The carrier also canceled 96 percent of its scheduled flights between late-March and end-May in response to travel restrictions worldwide and a plunge in demand for air travel.According to a report released on June 9 by the International Air Transport Association (IATA), the share of the world’s gross domestic product (GDP) spent on air transportation is expected to be halved in 2020 at $434 billion, or 0.5 percent of the GDP.The association dubbed 2020 as the worst year in history for the airline industry, as global airlines are expected to lose $84.3 billion this year, while revenue is projected to fall by 50 percent from last year’s $838 billion. Topics : The airline added that all existing committed lines of credit that were due to mature this year had been renewed until 2021 or later and that, combined with the new lines of credit, SIA had ensured continued access to more than S$2.1 billion in committed liquidity.SIA also said that it retained the option to raise up to S$6.2 billion from additional mandatory convertible bonds, which would provide further liquidity when necessary.The COVID-19 pandemic has battered the demand in the aviation industry amid social restrictions and travel curbs that have forced airlines to ground their fleets.Earlier this month, SIA announced that Singapore Airlines Group – which includes budget carrier Scoot – would operate at approximately 7 percent of its scheduled capacity in August, a slight increase from only 6 percent this month. Singapore’s national flag carrier, Singapore Airlines (SIA), has raised an additional S$750 million (US$541 million) from long-term loans on some of its Airbus A350-900 and Boeing B787-10 aircraft to boost its liquidity amid the ongoing global health crisis, it announced on Thursday.With the completion of the transaction, SIA in total has raised S$11 billion since the start of this year, of which S$1.65 billion comes from secured financing, S$8.8 billion from a rights issue and S$500 million from credit lines and a short-term unsecured loans from financial institutions.“During this period of high uncertainty, Singapore Airlines will continue to explore additional means to shore up liquidity as necessary,” the company’s statement reads.
AFTER: The back of the house after the renovation.More from newsParks and wildlife the new lust-haves post coronavirus13 hours agoNoosa’s best beachfront penthouse is about to hit the market13 hours agoThe second stage of the renovation required removing the asbestos extension at the back of the cottage, adding a carport, guest bedroom and bathroom, and laundry, which Mrs Dunlop was happy about after having lived without one for a couple of years.Both stages were completed solely by the Dunlops, with Mr Dunlop using his skills as a tradesman and Mrs Dunlop using her creative flair to design the interior.“He’s gone very grey,” Mrs Dunlop said, referring to her husband.“We’re needing a holiday.“The kids are sick of spending all our money on houses!” MORE: Historic home sells for millions AFTER: The back yard of the home at 54 Meiers Rd, Indooroopilly, after the renovation.RENO FACT CHECKTime taken: 5 yearsTotal spend: $1.03m BEFORE: Inside the house at 54 Meiers Rd, Indooroopilly, before it was renovated. AFTER: The main bedroom in the home after the renovationThe property is also in a highly sought-after location, close to the University of Queensland and the in-demand Ironside State School and St Peters Lutheran College.“We don’t want to leave this one — it’s got a beautiful feel,” Mrs Dunlop said.“It’s very humble when you look at it from the street, but once you walk in, you discover it opens up to this beautiful big space.“It’s full of surprises.” BEFORE: Inside the fibro extension to the house at 54 Meiers Rd, Indooroopilly, before it was renovated. AFTER: The kitchen and living area of the home after the renovation.But the Dunlops are itching to start their next project.“It’s too perfect for us1” Mrs Dunlop said.“The kids are getting too spoiled here.“We need to find somewhere that needs a makeover again.” AFTER: One of the bathrooms in the home at 54 Meiers Rd, Indooroopilly.The renovation process was undertaken in three stages, with the couple deciding to retain the original 1950s home rather than demolish and rebuild.“Our main objective was to retain and restore the original cottage and bring it into the modern era,” Mrs Dunlop said.“At no stage did we want to knock it down, although it would have been a lot easier and cheaper.”Mrs Dunlop said the first stage required getting the home in a “liveable state” so they could move in — noting they had two children, aged 10 and six, at the time.“Adam demolished the entire interior and oversaw the rebuild, which involved installing a new kitchen and bathroom, levelling the backyard and landscaping it,” she said.“At that stage it was just a two-bedroom cottage, so unfortunately for them, the kids had to share a room.” BEFORE: The back of the house at 54 Meiers Rd, Indooroopilly, before it was renovated. AFTER: The outdoor entertaining area of the home post renovation.But they brought the professionals in for the third and final stage — a massive, three-storey extension, encompassing the master bedroom on the top floor, a media room or fifth bedroom on the second floor and a large, multipurpose room on the basement level.“At this stage we engaged an architect to help us connect the old home to this new modern extension,” Mrs Dunlop said.“We wanted it to look as seamless as possible.”They also installed a large, undercover outdoor terrace and pool.The 870 sqm yard features lush lawns with plenty of space for the kids to run around.“The kids have plenty of space inside and out,” Mrs Dunlop said.“We can always see the kids, but you can’t hear them!” AFTER: The front of the house at 54 Meiers Rd, Indooroopilly, after the renovation. This is the couple’s fourth home renovation — and their favourite so far.They loved the Indooroopilly area and were looking for a new venture, so when they came across 54 Meiers Rd in 2014, they knew it was for them.“We found this little, old, rundown home and it just had an enormous amount of character and a massive big yard, which was sort of a rarity at that time,” Mrs Dunlop said.“I saw it, brought my husband through and put an offer on it that same night, and we were lucky enough to get it.“It was very rundown and the yard was overgrown, but you could tell it was a beautiful little home underneath — the bones were beautiful.” BEFORE: The bathroom in the house at 54 Meiers Rd, Indooroopilly, before it was renovated. BEFORE: The main bedroom in the house before it was renovated. Adam and Louise Dunlop with kids, Nick and Ella Dunlop, and dog Coco at the home in Indooroopilly they have renovated and are now selling. Image: AAP/Josh Woning.THE Dunlops are the first to admit they are in desperate need of a holiday.After five years of late nights, weekends and all their spare time taken up with renovating, it’s time for a break.But Louise and Adam Dunlop have already set their sights on their next project — much to their children’s dismay. RELATED: Reno passion project pays off BEFORE: The Dunlops during the renovation of their home at 54 Meiers Rd, Indooroopilly. BEFORE: The bathroom before it was renovated. “The kids aren’t happy,” Mrs Dunlop said.“We’ve just got this home to a beautiful state and we’ve already got our eyes on another little, rundown home, so they’re not thrilled!” AFTER: The living and dining area in the home after the renovationMrs Dunlop hinted that their next home would also be something with “a bit of character”.“I don’t think I’d be happy with a standard, big project home,” she said.“Imagine what the landscape would like if everyone had the same.”The property is being marketed by Alex Jordan of McGrath Estate Agents – Paddington with a price guide of $1.85 million to $2.05 million. BEFORE: The front of the house at 54 Meiers Rd, Indooroopilly, before it was renovated. BEFORE: The back of the house at 54 Meiers Rd, Indooroopilly, before it was renovated.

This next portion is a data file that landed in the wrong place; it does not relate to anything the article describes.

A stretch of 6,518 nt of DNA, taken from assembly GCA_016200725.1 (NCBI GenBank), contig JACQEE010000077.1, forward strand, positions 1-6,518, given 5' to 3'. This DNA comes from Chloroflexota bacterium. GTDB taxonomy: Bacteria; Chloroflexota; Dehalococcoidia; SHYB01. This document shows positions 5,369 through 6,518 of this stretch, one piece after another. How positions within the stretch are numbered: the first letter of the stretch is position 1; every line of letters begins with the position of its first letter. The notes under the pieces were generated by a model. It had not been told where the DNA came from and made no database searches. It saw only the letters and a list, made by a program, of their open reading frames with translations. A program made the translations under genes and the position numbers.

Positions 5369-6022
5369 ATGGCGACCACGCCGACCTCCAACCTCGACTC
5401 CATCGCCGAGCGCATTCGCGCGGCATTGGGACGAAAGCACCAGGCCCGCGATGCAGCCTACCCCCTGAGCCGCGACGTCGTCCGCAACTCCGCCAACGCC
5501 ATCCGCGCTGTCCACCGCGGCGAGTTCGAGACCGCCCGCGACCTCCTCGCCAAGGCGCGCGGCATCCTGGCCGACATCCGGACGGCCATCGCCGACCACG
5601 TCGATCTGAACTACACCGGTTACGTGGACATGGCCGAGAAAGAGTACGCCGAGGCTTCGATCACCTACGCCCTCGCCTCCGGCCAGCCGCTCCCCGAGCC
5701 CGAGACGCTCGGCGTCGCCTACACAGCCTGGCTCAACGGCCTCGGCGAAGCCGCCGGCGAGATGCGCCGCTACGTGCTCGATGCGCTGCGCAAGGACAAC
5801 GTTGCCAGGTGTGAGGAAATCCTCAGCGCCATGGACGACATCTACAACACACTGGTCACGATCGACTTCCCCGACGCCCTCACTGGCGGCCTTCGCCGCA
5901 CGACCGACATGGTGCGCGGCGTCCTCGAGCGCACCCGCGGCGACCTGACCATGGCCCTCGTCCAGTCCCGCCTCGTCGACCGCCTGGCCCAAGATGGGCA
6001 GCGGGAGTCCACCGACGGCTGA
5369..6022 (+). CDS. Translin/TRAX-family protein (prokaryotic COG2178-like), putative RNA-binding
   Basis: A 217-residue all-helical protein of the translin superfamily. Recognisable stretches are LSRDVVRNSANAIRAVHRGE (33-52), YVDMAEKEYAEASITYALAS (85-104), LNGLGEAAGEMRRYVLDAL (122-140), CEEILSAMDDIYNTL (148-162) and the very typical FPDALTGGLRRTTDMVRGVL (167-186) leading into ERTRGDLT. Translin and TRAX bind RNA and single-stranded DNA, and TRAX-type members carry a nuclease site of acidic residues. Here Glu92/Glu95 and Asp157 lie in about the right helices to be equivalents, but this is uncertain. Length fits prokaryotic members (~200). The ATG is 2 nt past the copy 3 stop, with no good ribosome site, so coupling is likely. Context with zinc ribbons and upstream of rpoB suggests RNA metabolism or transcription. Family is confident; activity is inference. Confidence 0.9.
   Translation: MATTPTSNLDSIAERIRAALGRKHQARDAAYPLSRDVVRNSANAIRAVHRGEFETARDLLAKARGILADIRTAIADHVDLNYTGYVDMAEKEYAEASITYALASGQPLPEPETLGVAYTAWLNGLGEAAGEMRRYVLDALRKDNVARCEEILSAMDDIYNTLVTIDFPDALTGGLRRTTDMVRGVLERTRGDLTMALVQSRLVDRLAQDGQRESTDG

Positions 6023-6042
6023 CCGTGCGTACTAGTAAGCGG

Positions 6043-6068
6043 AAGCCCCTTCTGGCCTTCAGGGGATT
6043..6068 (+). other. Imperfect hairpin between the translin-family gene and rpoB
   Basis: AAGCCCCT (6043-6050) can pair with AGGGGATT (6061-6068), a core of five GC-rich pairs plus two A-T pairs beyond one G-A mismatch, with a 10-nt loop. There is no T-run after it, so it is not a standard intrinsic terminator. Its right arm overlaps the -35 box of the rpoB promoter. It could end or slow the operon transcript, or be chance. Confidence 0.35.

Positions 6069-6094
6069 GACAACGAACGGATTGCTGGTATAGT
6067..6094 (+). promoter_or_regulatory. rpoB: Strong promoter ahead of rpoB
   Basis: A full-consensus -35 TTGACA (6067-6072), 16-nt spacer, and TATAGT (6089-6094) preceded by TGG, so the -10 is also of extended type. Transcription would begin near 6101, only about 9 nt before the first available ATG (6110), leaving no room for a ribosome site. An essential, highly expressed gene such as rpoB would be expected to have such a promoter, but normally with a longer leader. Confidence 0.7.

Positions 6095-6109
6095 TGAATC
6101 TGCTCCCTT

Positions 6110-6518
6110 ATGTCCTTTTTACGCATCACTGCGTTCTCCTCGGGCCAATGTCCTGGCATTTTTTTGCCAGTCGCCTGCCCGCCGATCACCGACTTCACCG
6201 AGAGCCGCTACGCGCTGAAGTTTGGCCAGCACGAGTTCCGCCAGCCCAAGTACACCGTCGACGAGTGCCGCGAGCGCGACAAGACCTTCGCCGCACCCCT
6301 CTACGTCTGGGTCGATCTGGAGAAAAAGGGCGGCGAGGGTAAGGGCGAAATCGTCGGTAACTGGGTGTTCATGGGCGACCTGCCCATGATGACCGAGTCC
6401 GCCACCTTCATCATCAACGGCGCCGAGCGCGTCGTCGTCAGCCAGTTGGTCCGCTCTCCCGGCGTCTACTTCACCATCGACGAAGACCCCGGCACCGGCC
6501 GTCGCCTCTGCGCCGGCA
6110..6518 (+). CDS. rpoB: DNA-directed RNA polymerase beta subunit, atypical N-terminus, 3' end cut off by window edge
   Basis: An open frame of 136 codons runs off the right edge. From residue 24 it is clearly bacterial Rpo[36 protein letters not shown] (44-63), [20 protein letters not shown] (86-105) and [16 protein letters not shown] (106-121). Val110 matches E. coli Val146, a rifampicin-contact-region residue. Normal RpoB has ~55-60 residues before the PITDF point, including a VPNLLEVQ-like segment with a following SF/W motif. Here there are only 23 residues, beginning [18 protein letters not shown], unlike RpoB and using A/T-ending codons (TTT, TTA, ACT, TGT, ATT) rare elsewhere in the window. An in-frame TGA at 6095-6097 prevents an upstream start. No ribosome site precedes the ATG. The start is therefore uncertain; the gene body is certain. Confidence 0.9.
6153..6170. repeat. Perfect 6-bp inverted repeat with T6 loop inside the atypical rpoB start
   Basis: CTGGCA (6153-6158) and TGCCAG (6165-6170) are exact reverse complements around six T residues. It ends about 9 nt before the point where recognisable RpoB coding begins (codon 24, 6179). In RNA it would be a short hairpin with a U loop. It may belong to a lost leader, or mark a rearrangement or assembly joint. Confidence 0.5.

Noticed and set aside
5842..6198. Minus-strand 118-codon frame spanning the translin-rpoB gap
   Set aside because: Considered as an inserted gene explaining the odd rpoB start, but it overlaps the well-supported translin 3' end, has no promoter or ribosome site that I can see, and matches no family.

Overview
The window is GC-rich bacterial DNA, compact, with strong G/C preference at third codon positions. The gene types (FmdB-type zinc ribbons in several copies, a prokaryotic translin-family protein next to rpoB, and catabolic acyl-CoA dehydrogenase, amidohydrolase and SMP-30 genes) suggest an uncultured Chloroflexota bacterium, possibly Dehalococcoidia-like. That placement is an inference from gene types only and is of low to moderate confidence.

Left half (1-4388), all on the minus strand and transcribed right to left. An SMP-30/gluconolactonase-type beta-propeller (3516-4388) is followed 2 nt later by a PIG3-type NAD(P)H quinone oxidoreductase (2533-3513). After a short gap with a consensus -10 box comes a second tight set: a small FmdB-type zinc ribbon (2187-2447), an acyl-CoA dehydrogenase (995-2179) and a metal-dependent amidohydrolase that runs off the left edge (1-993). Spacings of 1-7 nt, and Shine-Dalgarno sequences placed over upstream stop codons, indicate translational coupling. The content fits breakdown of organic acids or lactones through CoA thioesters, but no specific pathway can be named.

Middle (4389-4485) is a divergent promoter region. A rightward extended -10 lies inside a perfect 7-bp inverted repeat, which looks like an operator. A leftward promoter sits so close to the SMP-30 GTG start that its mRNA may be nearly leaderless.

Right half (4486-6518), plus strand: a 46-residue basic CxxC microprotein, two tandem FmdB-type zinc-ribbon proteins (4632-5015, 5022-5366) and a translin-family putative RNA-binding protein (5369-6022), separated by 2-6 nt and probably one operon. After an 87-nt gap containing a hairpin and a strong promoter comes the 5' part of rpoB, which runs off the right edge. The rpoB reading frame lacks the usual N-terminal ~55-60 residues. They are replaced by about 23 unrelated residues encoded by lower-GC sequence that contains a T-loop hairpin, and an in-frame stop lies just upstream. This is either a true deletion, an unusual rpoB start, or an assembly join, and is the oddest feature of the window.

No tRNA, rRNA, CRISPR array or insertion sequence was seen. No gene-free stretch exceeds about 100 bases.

Image source: USACEThe North Carolina Coastal Resources Commission will meet in Atlantic Beach next week to provide new commissioners with an overview of the state’s coastal program, consider amendments to rules on erosion control and other coastal issues, the NC Department of Environmental Quality said in its release. The commission plans to meet November 7 and 8 at the Hilton Double Tree in Atlantic Beach. The meeting will begin at 1 p.m. and is open to the public, DEQ said.Items on the commission’s agenda include:New commissioner orientation – An orientation session will be provided for new and current commissioners on the operating and variance procedures of the commission as well as an overview of the state’s coastal program.Variances – The commission will hear one request for a variance from its rules;Beach and inlet management – The commission will hear a presentation on Carolina Beach’s inlet maintenance project and consider a development line request by Kure Beach for the siting of oceanfront development;Public access – Researchers from the University of North Carolina at Wilmington will present an evaluation of the state’s Public Beach and Coastal Waterfront Access Program;Land use plans – The commission will consider amendments and updates to land use plans for Swansboro and Ocean Isle Beach;Coastal habitat protection – The commission will consider approval of the Coastal Habitat Protection Plan’s implementation for 2018 through 2020;Rule development – Amendments to rules will be discussed related to temporary erosion control, stormwater, single family residences, free standing moorings, land use planning and development lines;Shellfish aquaculture – The commission will hear an overview of shellfish aquaculture efforts, including the state’s shellfish leasing program and shellfish mariculture plan.The Coastal Resources Advisory Council, a group that advises the state Coastal Resources Commission, will meet at 10 a.m. November 7 at the Hilton Double Tree in Atlantic Beach.[mappress mapid=”24580″]